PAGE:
The World Health Organization (search) said Friday that people hit by the bird flu (search) outbreak sweeping Asia should be quarantined to avoid contact with sufferers of regular influenza, because a combination of the two viruses may accelerate the spread of the disease.

However, a senior official at the U.N. agency said he saw no need for the kind of travel warnings WHO issued during the last year's SARS (search) epidemic.

Bird flu has swept through Cambodia, Taiwan, Japan, South Korea, Thailand and Vietnam, infecting millions of chickens. In Vietnam, the virus has killed at least five people. Two boys are sick with the disease in Thailand, where an elderly man who died Friday is also a suspected victim.

Scientists believe people get the disease through contact with sick birds. So far, there has been no evidence of person-to-person transmission. Governments have started mass culls of chickens as they scramble to contain the outbreak.

Scientists have reached no firm conclusions on why the flu is so contagious, but a leading theory is its adaptability. Experts from the U.N. health agency fear the bird flu could leap the species barrier and combine with a human flu to create a dangerous mutant form.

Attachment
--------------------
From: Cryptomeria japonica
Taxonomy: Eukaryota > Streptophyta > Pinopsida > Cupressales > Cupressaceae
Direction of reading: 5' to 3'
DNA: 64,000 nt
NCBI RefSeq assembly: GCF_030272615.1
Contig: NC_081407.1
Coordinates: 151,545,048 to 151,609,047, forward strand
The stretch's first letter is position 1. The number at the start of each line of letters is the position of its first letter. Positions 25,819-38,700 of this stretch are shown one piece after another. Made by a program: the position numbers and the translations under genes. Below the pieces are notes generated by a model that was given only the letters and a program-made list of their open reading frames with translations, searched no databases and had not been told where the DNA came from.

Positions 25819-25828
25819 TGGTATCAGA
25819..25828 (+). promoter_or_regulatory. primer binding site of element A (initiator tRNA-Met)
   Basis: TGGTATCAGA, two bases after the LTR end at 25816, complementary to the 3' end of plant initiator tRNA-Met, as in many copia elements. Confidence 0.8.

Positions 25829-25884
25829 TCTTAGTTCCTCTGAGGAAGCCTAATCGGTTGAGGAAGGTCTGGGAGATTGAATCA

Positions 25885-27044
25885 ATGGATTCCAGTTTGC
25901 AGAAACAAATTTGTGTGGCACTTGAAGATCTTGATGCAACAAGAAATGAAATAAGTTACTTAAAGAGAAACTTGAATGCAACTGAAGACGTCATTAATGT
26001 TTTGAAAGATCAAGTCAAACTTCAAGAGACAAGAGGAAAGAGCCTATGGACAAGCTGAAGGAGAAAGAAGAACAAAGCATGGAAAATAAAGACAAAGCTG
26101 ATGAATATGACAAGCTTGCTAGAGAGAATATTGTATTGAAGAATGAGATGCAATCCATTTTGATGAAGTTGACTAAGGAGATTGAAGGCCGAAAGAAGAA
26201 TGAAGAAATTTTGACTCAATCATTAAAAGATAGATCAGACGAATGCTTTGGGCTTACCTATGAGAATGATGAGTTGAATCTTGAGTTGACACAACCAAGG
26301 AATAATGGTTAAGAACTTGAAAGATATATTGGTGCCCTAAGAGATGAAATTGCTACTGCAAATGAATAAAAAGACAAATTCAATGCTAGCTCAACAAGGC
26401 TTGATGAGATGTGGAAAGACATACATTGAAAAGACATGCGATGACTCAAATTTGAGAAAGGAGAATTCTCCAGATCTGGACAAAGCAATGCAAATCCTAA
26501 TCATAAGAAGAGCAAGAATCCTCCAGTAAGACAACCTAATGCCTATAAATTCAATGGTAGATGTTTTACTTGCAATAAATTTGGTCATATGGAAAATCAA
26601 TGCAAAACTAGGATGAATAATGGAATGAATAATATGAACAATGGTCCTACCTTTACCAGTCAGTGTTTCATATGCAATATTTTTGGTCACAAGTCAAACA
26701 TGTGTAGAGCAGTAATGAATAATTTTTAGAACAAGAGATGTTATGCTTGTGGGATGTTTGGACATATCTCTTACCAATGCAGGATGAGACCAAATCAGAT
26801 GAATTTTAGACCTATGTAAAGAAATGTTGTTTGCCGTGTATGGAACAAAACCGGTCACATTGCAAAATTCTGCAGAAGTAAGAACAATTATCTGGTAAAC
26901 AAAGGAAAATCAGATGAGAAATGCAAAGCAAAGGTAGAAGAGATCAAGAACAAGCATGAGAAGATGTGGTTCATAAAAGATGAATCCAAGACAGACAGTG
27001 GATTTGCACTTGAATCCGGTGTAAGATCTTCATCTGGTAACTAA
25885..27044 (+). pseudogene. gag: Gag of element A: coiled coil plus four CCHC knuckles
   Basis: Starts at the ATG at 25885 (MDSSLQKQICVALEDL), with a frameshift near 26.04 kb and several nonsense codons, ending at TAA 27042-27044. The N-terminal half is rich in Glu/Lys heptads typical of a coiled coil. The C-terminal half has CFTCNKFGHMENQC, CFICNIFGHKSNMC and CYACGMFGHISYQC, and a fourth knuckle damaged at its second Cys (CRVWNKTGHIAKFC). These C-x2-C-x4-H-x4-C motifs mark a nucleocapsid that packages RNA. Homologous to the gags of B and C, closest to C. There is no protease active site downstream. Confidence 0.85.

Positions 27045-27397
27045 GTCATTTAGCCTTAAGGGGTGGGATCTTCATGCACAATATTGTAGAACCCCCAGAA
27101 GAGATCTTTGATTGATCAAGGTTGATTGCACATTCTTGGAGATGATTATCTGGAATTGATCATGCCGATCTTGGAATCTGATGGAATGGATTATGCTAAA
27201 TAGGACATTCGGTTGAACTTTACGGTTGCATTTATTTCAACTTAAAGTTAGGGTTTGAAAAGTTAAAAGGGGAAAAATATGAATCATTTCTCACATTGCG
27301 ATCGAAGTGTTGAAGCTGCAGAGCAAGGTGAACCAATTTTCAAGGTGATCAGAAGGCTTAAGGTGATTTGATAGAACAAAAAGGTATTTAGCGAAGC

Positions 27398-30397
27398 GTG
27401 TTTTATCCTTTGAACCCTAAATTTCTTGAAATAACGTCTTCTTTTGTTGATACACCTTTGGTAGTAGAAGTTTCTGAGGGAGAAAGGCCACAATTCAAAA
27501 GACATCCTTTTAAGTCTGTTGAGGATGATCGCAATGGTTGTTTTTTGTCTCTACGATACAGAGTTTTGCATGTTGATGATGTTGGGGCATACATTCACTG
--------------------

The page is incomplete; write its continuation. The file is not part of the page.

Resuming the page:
Meanwhile, Dr. Klaus Stohr, head of the WHO influenza program, said the organization has no plans for the kind of travel warnings issued last year when Asia and Canada were hit by the SARS epidemic. The U.N. agency advised against nonessential travel to affected areas during the outbreak of severe acute respiratory syndrome -- also a flu-like disease, which killed nearly 800 people worldwide -- but sees the H5N1 outbreak differently.

"This virus is not transmitted from human to human, so there is no deliberation at this stage on the usefulness or non-usefulness of travel recommendations," said Stohr.

"We have to put things into perspective. There is a chance that something can go wrong but it looks if we act decisively now then there still is a window of opportunity here to control the disease before it takes on global proportions."

Culling chickens in affected countries is "the key to the solution of the whole problem," Stohr added. "We do not have a problem of international spread by infected humans. We may have a problem of international spread by birds."

Still, he said, people who have gotten bird flu should be kept isolated to avoid the risk of contact with people suffering from more common forms of flu. Otherwise the two viruses might combine, creating a deadlier strain.

Hong Kong temporarily suspended live bird and poultry imports from Thailand on Friday. Japan, Hong Kong, Singapore and the Philippines have done likewise.

The European Union and non-EU Switzerland also have suspended imports. The ban includes all meat from chicken and other birds and derived products including raw material for pet food.

The biggest concern is the trade in live poultry, because the bird flu -- or H5N1 -- could decimate farm flocks in other countries, said Dr. Jorgen Schlundt, head of the WHO food safety program, dismissing any risk to humans from eating chicken.

"There's been no case where someone has eaten H5N1 in a frozen chicken and then gotten the disease," Schlundt said.

In its general guidelines, WHO recommends that consumers cook chicken thoroughly, to at least 158 degrees, to avoid salmonella and other health risks.